Adjusting Sleep Schedules for Spring Daylight Saving Time

By Larissa O’Loughlin

February 22, 2021

While we all probably wish the time change didn’t exist in the first place, we still must cope with the schedule shift twice a year. Before having kids, this didn’t seem like a big deal. But now as parents, Daylight Saving’s can throw things way out of whack leaving everyone feeling exhausted.

There is some good news! I find the Spring Forward time change to be less challenging than Fall Back. At 2 am on March 14 Daylight Saving Time will end, and we will “lose” an hour as the clocks move forward to 3 am. So what does this mean for our kids’ sleep!? Well, a bedtime of 7 pm becomes 8 pm and wake-up of 6 am becomes 7 am. If your child is stuck in an early bedtime – early morning cycle, this time change will be perfect for you, and you don’t have to do a thing!

However, doing nothing won’t work for everyone! A newborn’s bedtime is already late, so the prospect of pushing that back even further doesn’t sound great. And sleeping later in the morning may not be feasible for babies who go to daycare or children who attend preschool. Or, you may just prefer your child have an early bedtime. If you fall into any of these categories, continue reading for different adjustment methods and tips!

I like to consider the following factors when choosing how to adjust kids’ schedules for Daylight Saving: the child’s age, your parenting style, and your childcare situation. I’ll break down three different methods of adjusting and the different factors to keep in mind when choosing one for your family.

Gradual Shift Method:

How: Adjust your child’s schedule earlier by about 15-20 minutes each day 3-4 days prior to the time change. For example, if your child typically wakes for the day at 7:30 am, wake them at 7:15 am and put them down fifteen minutes earlier than their typical nap time. If your baby usually goes to bed at 7:30 pm, put them down around 7:15 pm. If you have an older kiddo and you are using a Toddler Clock, be sure to adjust the times on the clock gradually as well!

Best for: Kiddos who need to be up in the morning by a certain time, babies who are sensitive to schedule changes, kiddos with low sleep needs, parents who prefer to stick to a strict by-the-clock schedule.

Go with the Flow Method:

How: On the day before the time change, wake your child up one hour earlier than they typically rise. For example, if your baby wakes at 7:30, wake them at 6:30. Continue to shift their schedule one hour early as the day goes on, with a goal of putting them to bed one hour earlier than normal. Follow the “new” time on the day of the time change, continuing to wake your child in the morning as needed to stick to your schedule.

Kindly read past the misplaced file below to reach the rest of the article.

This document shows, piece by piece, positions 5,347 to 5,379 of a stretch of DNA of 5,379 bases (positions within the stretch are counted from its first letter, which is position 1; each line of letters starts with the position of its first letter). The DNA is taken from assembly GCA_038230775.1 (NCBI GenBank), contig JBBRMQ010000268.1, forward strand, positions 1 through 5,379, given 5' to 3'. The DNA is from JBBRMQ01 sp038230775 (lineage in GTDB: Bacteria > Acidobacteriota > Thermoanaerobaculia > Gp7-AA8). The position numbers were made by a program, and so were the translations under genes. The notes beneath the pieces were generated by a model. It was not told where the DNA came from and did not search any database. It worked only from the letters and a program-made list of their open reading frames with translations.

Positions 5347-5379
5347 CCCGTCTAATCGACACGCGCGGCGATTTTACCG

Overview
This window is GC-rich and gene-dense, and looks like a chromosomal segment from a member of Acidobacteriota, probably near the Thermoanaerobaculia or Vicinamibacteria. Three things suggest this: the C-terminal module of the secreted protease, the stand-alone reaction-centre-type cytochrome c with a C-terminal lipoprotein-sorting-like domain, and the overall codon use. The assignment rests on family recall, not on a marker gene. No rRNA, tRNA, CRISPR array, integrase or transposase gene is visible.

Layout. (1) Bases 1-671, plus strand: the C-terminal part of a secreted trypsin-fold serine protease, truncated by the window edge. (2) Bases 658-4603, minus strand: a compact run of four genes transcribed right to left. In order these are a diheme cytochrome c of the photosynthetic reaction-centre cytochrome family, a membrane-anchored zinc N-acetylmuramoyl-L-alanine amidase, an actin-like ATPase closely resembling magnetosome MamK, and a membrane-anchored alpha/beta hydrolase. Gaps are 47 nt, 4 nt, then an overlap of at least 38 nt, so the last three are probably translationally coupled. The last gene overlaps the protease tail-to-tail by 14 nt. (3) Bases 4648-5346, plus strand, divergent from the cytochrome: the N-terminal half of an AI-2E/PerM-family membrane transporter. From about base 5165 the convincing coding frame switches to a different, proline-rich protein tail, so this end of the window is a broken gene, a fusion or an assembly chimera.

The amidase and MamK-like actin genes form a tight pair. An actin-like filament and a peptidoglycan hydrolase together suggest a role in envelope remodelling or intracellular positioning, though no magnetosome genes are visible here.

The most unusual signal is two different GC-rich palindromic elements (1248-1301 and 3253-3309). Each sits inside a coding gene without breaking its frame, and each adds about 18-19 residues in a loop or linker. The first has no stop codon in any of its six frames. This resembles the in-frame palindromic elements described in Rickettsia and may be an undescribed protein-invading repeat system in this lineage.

Best for: Babies whose schedules still run off of wake windows (0-6 months typically), parents who don’t want to disrupt anything before the actual time change, and babies who take one nap or kiddos who have dropped their nap (less moving parts to worry about!).

Hands Off Method:

How: Do nothing! Don’t change anything with your child’s schedule. After the time change, your child will go to bed later and wake up later, which works well for some families. The schedule may naturally move earlier over time.

Best for: Babies stuck in an early bedtime – early morning cycle, kids who don’t need to be at daycare or preschool early in the morning, parents who don’t want to worry about making adjustments.

General Tips

No matter which method you choose, here are some general tips to keep in mind:

Darkness is your friend!: With this time change it will be lighter out for longer in the evening. If you haven’t yet found a solution to blackout your child’s windows, now is the time! Darkness triggers the body to secrete melatonin, a hormone that aids in sleep. Invest in permanent blackout blinds or a temporary solution like these.

Increase Activity: Because this time change is all about shifting things earlier, you may be looking to put your child down when they are less tired than normal. If possible, offer more outside time or more stimulating indoor activities during the day — this will increase their sleep drive and make bedtime and naps come easier.

Cap Naps: If needed, wake your baby from the last nap of the day to preserve your desired bedtime. This is especially important for babies 0-6 months, whose schedules still primarily rely on tracking wake windows.

Keep Your Routines: Continue to use your existing bedtime routine when getting your child ready for naps and bed — don’t skip because you’re looking to put them down earlier! A routine helps cue them it’s time for sleep.

Expect some bumps in the road: No matter which method you choose, things typically work themselves out by 1-2 weeks after the time change. Be patient, and trust that you and your baby will get back into the groove soon!

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